The artistic legacy of Jos van Immerseel
‘Jos is a musician who can elicit an enormous feeling of freedom. That touched me so much the first time I played with Anima: he doesn’t impose his will on the musicians, but trusts their capabilities. You’re invited to speak from your own perspective as a musician. That’s truly a unique experience’. – Midori Seiler
Anima Eterna wouldn’t be Anima Eterna without the abundance of artistic inspiration it has received from Jos van Immerseel. He founded the orchestra in 1987, expanded it bit by bit, from one production to the next, and made all the major artistic decisions until 2021. His artistic vision, the basis of the Anima Eterna sound, has also fuelled the inquisitive mindset of its musicians. At the same time, Van Immerseel has created a musical culture within the orchestra that relies on the personal responsibility and inspiration of each musician individually.
His work is reflected in the way the musicians of Anima Eterna sit on stage today. In how they feel in the music, how they sound. But above all, in the questions they ask themselves and each other. Out of the (sometimes uneasy) confrontation with an instrument, a particular technique or a score, again and again there comes a new spark: the energy needed to keep searching and experimenting. This ceaseless flow of seeking and finding, then seeking again and finding again, is perhaps Van Immerseel’s greatest legacy. The flow, he feels, can go on forever. To safeguard this continuity, he decided to exchange his active role at the forefront of the organisation for a more supporting role in the background.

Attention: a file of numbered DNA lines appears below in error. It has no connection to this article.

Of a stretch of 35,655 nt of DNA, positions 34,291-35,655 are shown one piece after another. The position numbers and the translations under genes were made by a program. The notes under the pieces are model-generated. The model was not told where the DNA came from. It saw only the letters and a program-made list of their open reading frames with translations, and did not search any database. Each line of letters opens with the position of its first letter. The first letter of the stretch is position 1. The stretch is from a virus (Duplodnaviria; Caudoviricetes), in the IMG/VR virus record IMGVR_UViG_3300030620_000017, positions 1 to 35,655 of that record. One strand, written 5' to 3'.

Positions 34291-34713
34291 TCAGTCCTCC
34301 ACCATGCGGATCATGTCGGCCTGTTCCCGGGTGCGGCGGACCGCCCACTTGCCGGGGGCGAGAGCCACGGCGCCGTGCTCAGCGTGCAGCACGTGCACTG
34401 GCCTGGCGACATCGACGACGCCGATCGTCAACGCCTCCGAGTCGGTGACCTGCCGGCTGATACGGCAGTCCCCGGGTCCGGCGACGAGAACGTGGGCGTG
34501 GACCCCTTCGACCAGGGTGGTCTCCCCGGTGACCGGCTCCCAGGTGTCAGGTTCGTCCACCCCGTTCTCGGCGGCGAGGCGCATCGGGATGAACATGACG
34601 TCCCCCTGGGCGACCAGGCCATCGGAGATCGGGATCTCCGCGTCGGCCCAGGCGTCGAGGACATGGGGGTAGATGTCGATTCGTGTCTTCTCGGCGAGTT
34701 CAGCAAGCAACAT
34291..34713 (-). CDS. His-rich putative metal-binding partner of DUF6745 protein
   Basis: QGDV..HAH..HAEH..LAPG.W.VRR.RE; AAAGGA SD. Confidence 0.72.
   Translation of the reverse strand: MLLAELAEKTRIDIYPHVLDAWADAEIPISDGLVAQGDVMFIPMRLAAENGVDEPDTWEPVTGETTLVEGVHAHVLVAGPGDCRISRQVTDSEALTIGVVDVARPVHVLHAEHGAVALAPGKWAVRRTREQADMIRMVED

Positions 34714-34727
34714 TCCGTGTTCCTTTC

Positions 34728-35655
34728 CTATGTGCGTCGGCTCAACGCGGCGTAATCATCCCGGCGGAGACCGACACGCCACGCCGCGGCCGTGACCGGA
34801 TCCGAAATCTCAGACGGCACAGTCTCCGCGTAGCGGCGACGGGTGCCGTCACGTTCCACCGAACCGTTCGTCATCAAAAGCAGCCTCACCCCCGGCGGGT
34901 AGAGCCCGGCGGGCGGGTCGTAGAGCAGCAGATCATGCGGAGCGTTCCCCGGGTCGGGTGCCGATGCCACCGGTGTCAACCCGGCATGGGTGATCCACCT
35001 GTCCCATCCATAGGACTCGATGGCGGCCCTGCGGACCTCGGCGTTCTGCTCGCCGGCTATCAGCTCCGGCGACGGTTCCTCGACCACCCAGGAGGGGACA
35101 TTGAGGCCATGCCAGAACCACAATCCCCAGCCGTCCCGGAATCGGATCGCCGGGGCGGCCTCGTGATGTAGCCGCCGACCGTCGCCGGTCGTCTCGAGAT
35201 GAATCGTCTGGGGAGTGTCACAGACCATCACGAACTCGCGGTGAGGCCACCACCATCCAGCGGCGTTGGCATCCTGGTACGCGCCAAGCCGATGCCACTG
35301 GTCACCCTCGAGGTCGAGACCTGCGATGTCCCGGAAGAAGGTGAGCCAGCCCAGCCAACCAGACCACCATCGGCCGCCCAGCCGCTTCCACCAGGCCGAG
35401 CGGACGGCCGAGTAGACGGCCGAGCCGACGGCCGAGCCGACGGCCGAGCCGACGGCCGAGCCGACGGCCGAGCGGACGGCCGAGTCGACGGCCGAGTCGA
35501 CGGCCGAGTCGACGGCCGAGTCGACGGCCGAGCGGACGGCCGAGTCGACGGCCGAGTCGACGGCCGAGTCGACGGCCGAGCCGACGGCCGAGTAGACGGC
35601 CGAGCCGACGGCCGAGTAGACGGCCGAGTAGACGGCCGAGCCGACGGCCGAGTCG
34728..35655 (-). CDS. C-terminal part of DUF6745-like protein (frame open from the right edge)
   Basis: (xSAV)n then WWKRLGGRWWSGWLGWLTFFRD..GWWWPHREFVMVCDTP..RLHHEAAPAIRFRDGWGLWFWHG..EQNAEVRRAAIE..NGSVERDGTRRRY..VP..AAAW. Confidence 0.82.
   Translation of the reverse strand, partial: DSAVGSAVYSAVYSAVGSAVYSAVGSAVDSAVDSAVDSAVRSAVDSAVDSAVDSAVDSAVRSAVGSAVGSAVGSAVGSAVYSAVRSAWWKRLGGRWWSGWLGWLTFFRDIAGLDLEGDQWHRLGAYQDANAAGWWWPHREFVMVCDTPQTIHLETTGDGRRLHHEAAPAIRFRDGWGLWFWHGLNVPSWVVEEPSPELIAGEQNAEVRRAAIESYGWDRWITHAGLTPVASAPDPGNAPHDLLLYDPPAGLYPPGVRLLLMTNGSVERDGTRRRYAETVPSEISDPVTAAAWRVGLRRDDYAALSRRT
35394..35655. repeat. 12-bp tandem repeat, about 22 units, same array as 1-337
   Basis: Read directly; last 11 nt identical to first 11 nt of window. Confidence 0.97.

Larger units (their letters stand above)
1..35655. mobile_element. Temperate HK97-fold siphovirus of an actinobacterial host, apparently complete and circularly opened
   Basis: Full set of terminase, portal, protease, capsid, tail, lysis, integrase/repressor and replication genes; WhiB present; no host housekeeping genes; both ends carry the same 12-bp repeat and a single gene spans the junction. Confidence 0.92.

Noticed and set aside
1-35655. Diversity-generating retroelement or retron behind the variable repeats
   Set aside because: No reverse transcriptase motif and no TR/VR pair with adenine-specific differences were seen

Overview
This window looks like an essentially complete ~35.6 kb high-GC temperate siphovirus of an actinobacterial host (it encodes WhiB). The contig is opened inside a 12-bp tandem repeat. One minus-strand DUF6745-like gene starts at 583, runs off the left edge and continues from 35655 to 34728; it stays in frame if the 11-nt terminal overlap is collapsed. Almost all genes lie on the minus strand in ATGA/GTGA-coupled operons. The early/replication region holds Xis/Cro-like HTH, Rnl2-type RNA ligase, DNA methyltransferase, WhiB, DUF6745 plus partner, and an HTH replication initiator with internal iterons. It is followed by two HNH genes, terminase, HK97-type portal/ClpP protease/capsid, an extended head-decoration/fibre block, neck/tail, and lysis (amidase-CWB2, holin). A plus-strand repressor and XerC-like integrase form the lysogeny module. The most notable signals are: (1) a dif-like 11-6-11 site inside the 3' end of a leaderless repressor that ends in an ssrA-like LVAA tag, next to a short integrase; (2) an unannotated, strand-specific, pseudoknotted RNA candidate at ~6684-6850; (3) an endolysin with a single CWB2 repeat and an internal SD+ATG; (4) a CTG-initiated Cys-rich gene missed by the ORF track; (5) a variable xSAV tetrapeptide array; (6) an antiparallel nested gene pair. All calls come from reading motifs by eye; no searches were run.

‘Jos always allows everyone to share the honours. Even the score gets applause’. – Beltane Ruiz, contrabass
The conviction that music can speak to us, and that composers made use of the laws of rhetoric until well into the nineteenth century, lies at the heart of Van Immerseel’s artistic views. Many of the musicians still remember how, during the recording of the Mozart piano concertos, he spent days dissecting and interpreting each and every rhetorical figure. The result was concertos that ‘spoke’ so clearly and eloquently that they were hailed as ‘new’. Today, Van Immerseel is passing on his knowledge of rhetorical figures in a series of intensive masterclasses for the Anima musicians. He will also be diving into the Anima Eterna archives in the next few years. He aims to document the history of the orchestra, as well as to allow people to see the huge amount of research that’s been done over the years. The same question applies here: How can we make the wealth of experience and insights of thirty-five years of Anima Eterna accessible for future generations?
‘I’m enormously grateful that Jos wants to share his knowledge and his way of understanding music with us like this. The masterclass on rhetoric made the real soul of Anima Eterna so much clearer to me. We’ll take this legacy with us into our work with the new conductors’. – Barbara Erdner, violin
Fortunately, Jos van Immerseel is not completely abandoning the orchestra. In the coming years, he’ll play symphonic works with them which he is eager to try out using the Anima approach. He’ll also continue to perform on international concert stages as a keyboard player and chamber musician. Lastly, he’ll have free time to indulge some old loves, such as recording three centuries of French harpsichord music for the Channel Classics label. Or maybe he’ll resurrect the St. Matthew Passion…?